Medial Elbow Instability - PowerPoint by Xm80sS

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									Medial Elbow Instability

              Satyam Patel
            March 4th, 2005
                   Outline
•   Overview
•   Clinical presentation in the athlete
•   Anatomy, biomechanics
•   Surgical Options & outcomes
                    Overview
The anterior bundle of the MCL is the primary structure
resisting valgus.

Trauma to this ligament rarely leads to symptomatic
instability.

An important exception to this is athletes with repetitive
overhead or throwing sports (due to repetitive valgus
stress)
        Clinical Presentation - History
Classic story is medial elbow pain in late cocking or
  acceleration phase of motion.

N.B. - prior injury esp. dislocation
  ulnar n. Sx
  ? Locking, loss of extension -?post. Loose bodies
                                  (late finding)
      Clinical Presentation - History
3 scenarios
• Acute “pop” or sharp pain @ medial elbow
  – Inability to throw
• Gradual onset of elbow pain with throwing
• Pain following an episode of heavy throwing
  – Inability to throw > 75% of usual max.
  +/- recurrent pain or paresthesias in ulnar nerve
    distribution

  N.B. - actual complaints of instability are rare.
Clinical Presentation - physical exam
Valgus stress test        “Milking” test
Clinical Presentation - physical exam
• Tender over Ulnar collateral ligament complex

+/- Positive Tinel’s sign over cubital tunnel
+/- snapping of ulnar nerve
                   Investigations
•   Xray
•   Stress Views
•   Ultrasound
•   MRI
            Investigations - Xray
           Rule out associated pathology

•   May see ossification within UCL
•   Loose bodies bodies in post compartment
•   Marginal osteophytes
•   Olecranon and condylar hypertrophy
•   Osteochondritic lesions of capitellum
      Investigations - stress Xrays
• N.B. comparison to contralateral side because
  normal elbow may open in uninjured population.




              Am J Sports Med. 1998 May-Jun;26(3):425-7.
 Elbow valgus stress radiography in an uninjured population.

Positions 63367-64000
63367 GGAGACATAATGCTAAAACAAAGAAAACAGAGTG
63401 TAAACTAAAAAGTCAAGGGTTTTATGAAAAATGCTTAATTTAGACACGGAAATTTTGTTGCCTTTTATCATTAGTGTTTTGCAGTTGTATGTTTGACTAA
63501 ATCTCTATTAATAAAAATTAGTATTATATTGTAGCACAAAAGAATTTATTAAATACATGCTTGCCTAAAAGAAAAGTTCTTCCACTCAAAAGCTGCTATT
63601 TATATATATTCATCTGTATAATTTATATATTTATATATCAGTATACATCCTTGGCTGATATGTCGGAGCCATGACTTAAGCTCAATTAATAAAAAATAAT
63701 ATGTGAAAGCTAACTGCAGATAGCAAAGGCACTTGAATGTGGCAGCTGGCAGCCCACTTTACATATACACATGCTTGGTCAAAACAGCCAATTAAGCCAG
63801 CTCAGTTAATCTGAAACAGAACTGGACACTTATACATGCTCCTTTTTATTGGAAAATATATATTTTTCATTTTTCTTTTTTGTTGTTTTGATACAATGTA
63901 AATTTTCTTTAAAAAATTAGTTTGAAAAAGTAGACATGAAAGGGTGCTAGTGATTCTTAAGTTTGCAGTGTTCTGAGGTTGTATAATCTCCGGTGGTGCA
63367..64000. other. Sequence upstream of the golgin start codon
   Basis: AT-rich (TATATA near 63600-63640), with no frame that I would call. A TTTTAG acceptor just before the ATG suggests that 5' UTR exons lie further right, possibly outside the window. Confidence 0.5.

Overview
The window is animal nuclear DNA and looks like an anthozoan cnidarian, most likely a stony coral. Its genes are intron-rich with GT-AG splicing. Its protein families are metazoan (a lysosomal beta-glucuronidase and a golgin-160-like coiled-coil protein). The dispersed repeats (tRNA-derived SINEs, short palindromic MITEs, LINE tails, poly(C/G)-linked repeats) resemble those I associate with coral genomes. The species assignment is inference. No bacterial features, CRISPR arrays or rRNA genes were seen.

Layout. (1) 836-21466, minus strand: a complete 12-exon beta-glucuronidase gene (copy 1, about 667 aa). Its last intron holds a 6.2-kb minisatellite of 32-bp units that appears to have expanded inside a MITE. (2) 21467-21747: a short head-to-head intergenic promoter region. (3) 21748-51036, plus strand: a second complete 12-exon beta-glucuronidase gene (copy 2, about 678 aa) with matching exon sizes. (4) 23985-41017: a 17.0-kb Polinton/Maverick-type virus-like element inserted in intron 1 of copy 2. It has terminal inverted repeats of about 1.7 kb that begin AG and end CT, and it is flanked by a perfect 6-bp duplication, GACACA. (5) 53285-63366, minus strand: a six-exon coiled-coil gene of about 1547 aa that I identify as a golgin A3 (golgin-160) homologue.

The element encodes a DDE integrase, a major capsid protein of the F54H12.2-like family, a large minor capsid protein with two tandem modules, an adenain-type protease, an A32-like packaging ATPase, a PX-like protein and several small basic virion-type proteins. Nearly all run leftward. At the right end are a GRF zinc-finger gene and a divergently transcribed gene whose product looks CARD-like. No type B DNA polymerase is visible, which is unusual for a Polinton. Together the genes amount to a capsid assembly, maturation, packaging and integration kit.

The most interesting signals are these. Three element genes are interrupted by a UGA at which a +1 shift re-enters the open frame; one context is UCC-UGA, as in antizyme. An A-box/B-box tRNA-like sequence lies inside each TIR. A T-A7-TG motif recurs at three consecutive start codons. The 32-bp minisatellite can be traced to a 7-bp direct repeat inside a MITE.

Lee GA, Katz SD, Lazarus MD.
             Investigations - Ultrasound
• Controversial

• Medial elbow pain was associated with widening of the medial joint
  space (p < 0.05) and with the presence of attenuation of the ulnar
  collateral ligament (p < 0.01)
• Absolute difference 2.7mm vs. 1.6mm

                   J Bone Joint Surg Am. 2002 Apr;84-A(4):525-31
  Sasaki J, Takahara M,Ogino T, Kashiwa H, Ishigaki D, Kanauchi Y
   Ultrasonographic assessment of the ulnar collateral ligament and
                     medial elbow laxity in college baseball players.
            Investigations - MRI
• Diagnostic test of choice
• Equally effective in acute and chronic tears
• Increased sensitivity with intraarticular contrast
         Conservative Management
“PRINCE”
Protect (splint - initial 2-3/52)
Rest (3/12 away from provocative activities), repeat X 1
Ice
NSAID
Compress / Elevate (not as important)
Steroids not indicated.
Work modification critical to long term success
       Conservative Management
N.B. if goal is joint stability and pain relief - non-
  operative treatment has ~80% good to excellent
  results.
However, if the patient wants to return to
  competitive sports involving overhead or
  throwing sports, results are not as good (42% -
  Rettig et. al)
           Operative indications
• Failure of non-operative Rx in throwing athletes

• Valgus instability leading to degenerative arthritis